Cards for retirements, birthdays and other celebrations were circulated with an envelope for donations and you would cross your name off then hand it to the next person on the list. This is also how the Humor passed around too. The photocopier was a relatively recent bit of technology, visual jokes were photocopied and passed on. Some photocopies had art all of their own thanks to being multiple generations removed from the the original. A finger print on the original would be exaggerated by photocopying until it morphed into a globe threatening blob by the time it got to my desk. Weirdly, for some reason Blue ink wouldn't photocopy, which was handy in some nefarious situations.
On holiday in Majorca with my girlfriend, we met a Scottish couple who asked what I did. When I told them I worked for BAe they asked me if I knew...and this happened a lot because BAe was such a big employer...Granville Sherborn! What? The only time I actually did know someone. Even with Granville cheering the place up, I was still in the last resting place of the damned. Time to do something else.
This was not engineering and to do the real thing I needed better qualifications. I now had enough TEC classes under my belt through going to Brunell Technical College one day a week to do either a proper Degree or keep going with the Day Release and get a Higher-TEC Certificate. I knew I couldn't afford to go off to University anywhere away from home and wouldn't be qualified to unclog the U bend at Bristol University. I really didn't think a H-TEC was going to get me back into Space which is still where I really wanted to be. So the compromise was a 3 year HND at Bristol Polytechnic. I would be poor but I would have a job during the holidays, a small bursary from BAe and even some Grant money. By living at home and not driving my car so much I could probably do it.
Time to go and chat to my old buddy Mr Cripps again.
I found myself drunk in front of The Anchor, watching Bob trying to play the Kampuchean National Anthem out of Granville's half empty beer glasses, Ken smoking a roll-up and Tommy telling me this would be the best decision I ever made. I felt like I had just escaped a near death experience.
That was me leaving then, about to head off for 3 years of full time studenthood at Bristol Poly. I knew some of the other Apprentices that were about to go into the same program. They were of course all much younger than me. I was finally catching up to where I should have been at age 18, I was now 4 years behind.
Bristol Polytechnic, September 1982, HND Electrical Engineering Year 1
If I ever get round to writing it, the Bristol Poly saga will be a separate chapter. It was the most important reboot for me. I finally did some real engineering and gained the best friends I would ever have and still have. It was the time of my life. Of course educationally it would still prove not enough, later on I went back, once again, to part time higher education. I would finally get my Engineering Degree when I was 30, but I still don't think I was mature enough. I don't recommend it as a career plan, especially if my kids are now reading this. My life clock is permanently stuck running about 12 years behind everyone else's.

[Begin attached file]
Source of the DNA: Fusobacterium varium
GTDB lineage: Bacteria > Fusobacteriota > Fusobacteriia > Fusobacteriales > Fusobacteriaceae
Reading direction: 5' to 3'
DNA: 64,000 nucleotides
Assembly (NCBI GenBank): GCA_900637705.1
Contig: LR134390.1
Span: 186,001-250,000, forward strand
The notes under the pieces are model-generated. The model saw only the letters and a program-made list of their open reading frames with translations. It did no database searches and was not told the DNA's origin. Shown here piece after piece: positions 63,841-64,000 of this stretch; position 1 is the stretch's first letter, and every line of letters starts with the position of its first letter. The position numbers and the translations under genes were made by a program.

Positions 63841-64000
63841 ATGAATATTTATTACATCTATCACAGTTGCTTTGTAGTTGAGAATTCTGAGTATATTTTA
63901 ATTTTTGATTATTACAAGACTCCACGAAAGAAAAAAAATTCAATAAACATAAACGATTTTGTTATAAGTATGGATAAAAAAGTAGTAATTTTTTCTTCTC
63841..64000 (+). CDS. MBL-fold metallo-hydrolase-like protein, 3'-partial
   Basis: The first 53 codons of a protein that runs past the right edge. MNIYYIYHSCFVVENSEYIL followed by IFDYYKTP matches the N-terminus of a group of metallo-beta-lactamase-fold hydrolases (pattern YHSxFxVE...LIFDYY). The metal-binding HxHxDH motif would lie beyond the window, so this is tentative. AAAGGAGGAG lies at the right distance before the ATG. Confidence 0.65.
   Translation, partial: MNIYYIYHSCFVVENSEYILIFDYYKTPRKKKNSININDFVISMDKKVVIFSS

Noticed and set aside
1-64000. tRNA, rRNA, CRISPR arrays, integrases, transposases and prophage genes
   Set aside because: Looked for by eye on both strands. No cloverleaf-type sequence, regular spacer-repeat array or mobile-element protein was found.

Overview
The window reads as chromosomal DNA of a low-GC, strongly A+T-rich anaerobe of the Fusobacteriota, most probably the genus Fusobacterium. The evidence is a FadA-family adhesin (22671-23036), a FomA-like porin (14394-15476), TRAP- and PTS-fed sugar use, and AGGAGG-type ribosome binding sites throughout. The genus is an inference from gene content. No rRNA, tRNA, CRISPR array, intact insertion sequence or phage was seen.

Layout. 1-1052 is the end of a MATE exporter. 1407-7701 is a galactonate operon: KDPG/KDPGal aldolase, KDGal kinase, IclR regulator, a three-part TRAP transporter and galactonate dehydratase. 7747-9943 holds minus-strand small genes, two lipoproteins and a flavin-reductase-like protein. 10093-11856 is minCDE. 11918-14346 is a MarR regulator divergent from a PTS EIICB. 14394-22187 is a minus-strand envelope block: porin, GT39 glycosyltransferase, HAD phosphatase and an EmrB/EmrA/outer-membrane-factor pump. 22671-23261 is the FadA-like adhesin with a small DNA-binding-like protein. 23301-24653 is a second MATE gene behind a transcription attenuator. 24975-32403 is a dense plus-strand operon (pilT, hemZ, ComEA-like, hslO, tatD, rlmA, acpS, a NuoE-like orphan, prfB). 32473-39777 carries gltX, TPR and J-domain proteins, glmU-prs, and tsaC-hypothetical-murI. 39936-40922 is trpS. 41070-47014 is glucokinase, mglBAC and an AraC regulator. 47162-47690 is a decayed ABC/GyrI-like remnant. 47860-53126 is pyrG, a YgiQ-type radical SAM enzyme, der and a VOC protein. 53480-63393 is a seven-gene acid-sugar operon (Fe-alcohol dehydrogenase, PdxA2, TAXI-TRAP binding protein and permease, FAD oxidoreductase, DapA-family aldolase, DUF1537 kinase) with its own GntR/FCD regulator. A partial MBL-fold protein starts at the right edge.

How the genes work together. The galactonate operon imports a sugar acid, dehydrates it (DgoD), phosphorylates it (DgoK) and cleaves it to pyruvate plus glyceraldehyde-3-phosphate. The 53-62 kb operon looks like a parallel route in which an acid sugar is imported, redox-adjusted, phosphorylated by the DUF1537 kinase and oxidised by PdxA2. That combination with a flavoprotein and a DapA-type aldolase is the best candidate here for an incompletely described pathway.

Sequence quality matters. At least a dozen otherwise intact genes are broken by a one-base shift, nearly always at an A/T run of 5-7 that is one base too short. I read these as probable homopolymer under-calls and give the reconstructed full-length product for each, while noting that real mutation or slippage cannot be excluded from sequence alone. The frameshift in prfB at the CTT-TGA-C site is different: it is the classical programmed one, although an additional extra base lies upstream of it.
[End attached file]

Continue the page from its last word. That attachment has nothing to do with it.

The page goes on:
April 1983, Industrial Experience, Dept 253 M Hosking
I have no idea what or where this was. I may have become completely confused and already written about this somewhere else. According to the memos, this is where I came back to for the HND's required Industrial Experience placement and holidays after my first year at Bristol Poly. Nope, sorry, complete blank.
I had two friends from HND back with me, now I was an official part of the Undergraduate program. Bob Roberts was teasingly in my old Space job, John Morgan was also back somewhere and I know I must have spent a lot of time hanging out with them both. All I can remember is it was Bob that told me how to claim social security for all sorts of things I had no idea I could. But...can't remember anything more of it. There is just no way this bit is going to have any interest or value. Ah well.
Sept 1983, Dept 673 J Perry
Once again, no clue as to who or where. Still between Year 1 and Year 2, after my industrial experience period.
Bristol Polytechnic, Jan 1984, HND Electrical Engineering Year 2
Well, back to Bristol Poly after recharging on my BAe wages. We had now split from the Mechanical Engineers so it was just Electrical classes. More when I revisit as it's own chapter.